Kendal crash survivor reflects on his move to 'miraculous coach'

Kendal crash survivor reflects on his move to 'miraculous coach'

Today marks 62nd anniversary of horrific train crash

BY ALICIA SUTHERLAND
STAFF REPORTER
sutherlanda@jamaicaobserver.com

Sunday, September 01, 2019

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MANDEVILLE, Manchester — Retiree Leroy Brown said he has had a long career in human resources and industrial relations for large companies in Jamaica.

He has been a vice president of the Jamaica Employers Federation for many years, had a stint as chief executive officer of that organisation, been involved in sports as former president and now general secretary of the Jamaica Boxing Board, general secretary for Tennis Jamaica and a sports writer for The Gleaner newspaper.

He said that he was also involved in track and field as a youngster.

“I have done well I must say,” Brown said in an interview with the Jamaica Observer, ahead of today's 62nd anniversary of the Kendal Crash and his near-death experience in his youth as a passenger on the ill-fated train.

He said that he was reflecting on his life with immense gratitude because he and his two brothers were unscathed physically from the incident, though for about two weeks after there were bouts of flashback and sleeplessness.

“As I look back I think how grateful we were to survive and go on to live full lives,” he said.

One brother worked in the communications industry in Jamaica and is now practising his craft in the United States and the other, now deceased, was a banker in the United States.

Brown said he was a teenager and an altar boy at St Anne's Catholic Church in Kingston, which had an excursion on September 1, 1957 from Kingston to Montego Bay.

On the return leg of the trip that was much excitement for them, the train on which Brown and hundreds of other passengers were travelling derailed in Kendal, leaving approximately 200 people dead and many others injured.

The impact of the crash was not only felt in Jamaica but received international attention.

The victims who died were reportedly so badly damaged that they were unrecognisable and as such, all were buried in unmarked graves in Kendal.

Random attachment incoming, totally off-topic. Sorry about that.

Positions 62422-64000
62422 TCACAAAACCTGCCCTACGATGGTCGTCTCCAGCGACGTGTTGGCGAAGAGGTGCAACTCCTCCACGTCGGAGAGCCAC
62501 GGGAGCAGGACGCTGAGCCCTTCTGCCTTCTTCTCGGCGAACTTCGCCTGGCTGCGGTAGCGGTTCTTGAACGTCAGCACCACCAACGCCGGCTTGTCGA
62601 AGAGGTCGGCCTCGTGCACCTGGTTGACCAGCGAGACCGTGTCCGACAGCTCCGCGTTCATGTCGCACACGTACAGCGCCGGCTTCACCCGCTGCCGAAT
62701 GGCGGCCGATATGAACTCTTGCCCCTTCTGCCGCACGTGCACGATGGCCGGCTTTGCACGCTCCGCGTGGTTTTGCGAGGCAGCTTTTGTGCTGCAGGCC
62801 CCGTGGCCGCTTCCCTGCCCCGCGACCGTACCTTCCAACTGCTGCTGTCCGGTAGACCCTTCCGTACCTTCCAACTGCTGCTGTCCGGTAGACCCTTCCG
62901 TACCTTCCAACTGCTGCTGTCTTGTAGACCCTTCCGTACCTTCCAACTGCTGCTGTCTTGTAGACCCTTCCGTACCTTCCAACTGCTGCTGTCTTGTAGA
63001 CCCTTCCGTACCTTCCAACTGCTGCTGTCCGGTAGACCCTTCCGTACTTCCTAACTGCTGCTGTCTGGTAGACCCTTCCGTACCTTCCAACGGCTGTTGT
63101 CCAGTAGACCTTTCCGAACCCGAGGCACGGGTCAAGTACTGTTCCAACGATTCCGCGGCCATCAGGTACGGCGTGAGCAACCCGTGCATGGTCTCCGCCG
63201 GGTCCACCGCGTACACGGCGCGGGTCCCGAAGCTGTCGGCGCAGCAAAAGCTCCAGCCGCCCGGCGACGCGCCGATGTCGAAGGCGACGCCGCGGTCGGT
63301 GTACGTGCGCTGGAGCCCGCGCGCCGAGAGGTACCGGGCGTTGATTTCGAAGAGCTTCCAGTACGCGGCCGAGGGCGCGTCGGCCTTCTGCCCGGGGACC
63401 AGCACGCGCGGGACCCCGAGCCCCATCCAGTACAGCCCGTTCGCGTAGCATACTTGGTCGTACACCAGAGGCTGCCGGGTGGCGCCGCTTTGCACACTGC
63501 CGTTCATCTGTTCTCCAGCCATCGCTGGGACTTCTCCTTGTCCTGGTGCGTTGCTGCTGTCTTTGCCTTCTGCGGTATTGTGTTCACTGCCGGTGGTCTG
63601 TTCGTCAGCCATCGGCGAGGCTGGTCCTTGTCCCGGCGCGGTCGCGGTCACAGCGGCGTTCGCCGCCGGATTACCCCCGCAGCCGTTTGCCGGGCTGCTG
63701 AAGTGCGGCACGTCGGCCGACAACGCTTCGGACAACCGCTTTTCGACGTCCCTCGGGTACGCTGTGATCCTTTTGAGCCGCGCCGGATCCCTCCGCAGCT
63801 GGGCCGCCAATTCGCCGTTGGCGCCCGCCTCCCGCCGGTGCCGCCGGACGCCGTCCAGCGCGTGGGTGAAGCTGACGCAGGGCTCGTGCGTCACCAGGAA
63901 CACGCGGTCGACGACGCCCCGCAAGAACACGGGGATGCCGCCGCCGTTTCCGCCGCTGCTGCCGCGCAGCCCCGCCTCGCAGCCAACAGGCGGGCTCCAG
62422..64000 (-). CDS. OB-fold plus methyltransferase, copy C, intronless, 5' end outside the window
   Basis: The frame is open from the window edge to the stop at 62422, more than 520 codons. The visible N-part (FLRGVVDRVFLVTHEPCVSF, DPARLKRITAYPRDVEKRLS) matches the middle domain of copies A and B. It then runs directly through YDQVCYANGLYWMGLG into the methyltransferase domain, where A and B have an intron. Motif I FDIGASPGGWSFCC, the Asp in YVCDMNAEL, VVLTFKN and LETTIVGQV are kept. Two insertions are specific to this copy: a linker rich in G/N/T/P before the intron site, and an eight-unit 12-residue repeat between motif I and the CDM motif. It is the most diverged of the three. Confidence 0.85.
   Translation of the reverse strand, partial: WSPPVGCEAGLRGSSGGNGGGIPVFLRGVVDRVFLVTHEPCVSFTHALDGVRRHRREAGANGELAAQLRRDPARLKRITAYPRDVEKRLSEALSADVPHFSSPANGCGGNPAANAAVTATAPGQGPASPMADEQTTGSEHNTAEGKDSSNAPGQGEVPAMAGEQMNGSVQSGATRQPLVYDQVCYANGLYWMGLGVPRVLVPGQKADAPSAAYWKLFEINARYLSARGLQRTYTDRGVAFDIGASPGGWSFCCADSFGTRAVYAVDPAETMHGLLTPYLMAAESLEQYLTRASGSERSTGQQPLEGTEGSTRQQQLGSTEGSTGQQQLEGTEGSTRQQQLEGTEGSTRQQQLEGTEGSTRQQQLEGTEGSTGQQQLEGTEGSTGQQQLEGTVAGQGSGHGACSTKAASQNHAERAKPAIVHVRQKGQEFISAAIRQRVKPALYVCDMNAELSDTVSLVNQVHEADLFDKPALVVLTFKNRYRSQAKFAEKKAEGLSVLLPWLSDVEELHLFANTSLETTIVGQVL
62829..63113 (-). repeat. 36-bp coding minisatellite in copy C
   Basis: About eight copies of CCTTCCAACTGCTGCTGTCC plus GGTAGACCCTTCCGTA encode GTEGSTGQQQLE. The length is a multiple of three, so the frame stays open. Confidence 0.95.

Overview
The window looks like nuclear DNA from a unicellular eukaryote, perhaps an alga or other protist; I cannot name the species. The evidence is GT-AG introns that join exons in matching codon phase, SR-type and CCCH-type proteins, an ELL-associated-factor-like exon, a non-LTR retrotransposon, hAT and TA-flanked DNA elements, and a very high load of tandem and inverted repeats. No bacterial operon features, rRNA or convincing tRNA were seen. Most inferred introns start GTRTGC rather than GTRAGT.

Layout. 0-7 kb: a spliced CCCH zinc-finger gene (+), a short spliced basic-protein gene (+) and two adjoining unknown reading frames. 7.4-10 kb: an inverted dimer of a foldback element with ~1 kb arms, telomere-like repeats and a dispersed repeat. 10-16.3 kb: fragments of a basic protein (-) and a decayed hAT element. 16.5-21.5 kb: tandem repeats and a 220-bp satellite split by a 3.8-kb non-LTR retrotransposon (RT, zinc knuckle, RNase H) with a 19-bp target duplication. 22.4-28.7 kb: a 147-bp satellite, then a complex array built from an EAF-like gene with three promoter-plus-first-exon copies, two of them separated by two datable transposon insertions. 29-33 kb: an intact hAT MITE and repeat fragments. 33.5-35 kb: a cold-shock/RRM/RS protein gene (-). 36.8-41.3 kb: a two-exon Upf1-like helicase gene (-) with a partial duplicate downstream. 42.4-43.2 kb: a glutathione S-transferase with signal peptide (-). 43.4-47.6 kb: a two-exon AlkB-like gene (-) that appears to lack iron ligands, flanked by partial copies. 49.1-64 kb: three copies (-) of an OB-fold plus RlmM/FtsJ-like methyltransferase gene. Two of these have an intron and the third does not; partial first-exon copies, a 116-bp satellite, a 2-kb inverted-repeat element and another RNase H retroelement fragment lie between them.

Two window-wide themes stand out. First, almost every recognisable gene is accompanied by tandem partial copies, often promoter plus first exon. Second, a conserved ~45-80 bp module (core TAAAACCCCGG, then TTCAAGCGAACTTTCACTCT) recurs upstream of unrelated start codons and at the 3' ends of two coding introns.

Brown believes his life was saved because he left from one coach to another because of “troublemakers,” who came on the train and started creating problems for the roughly 15 members of his peer group who were in that coach.

He is now describing the new coach he selected as a “miraculous coach.”

Brown said that the coach he left was one of the most seriously damaged and the one girl from his group who stayed, despite the problems from the other persons who came on the train, lost her life along with those occupants.

The train was reportedly transporting some 1, 600 people.

There are accounts that the crash was due to a failure of the train's braking system.

Some believe that the brake failure was a result of interference from vandals who came on the train.

The Manchester Municipal Corporation is now on a quest to develop the area by putting in a monument and establishing it as a memorial park.

Over time, it is expected to become a recognised tourist attraction and improve the social and economic potential of the general Kendal area.

“I think it is an excellent idea. It is sad, but an important part of our history. (In recording history) we do not only commemorate success but tribulations,” said Brown.

Today, for the second year, a memorial service in is being held at the Kendal Missionary Church in Manchester.

A planned candlelight vigil, which was scheduled to also take place last night was cancelled.

September 1 was officially declared as Kendal Crash Day by Minister of Culture, Gender, Entertainment and Sport Olivia Grange on the 60th anniversary in 2017, to remember those who died in the tragedy.


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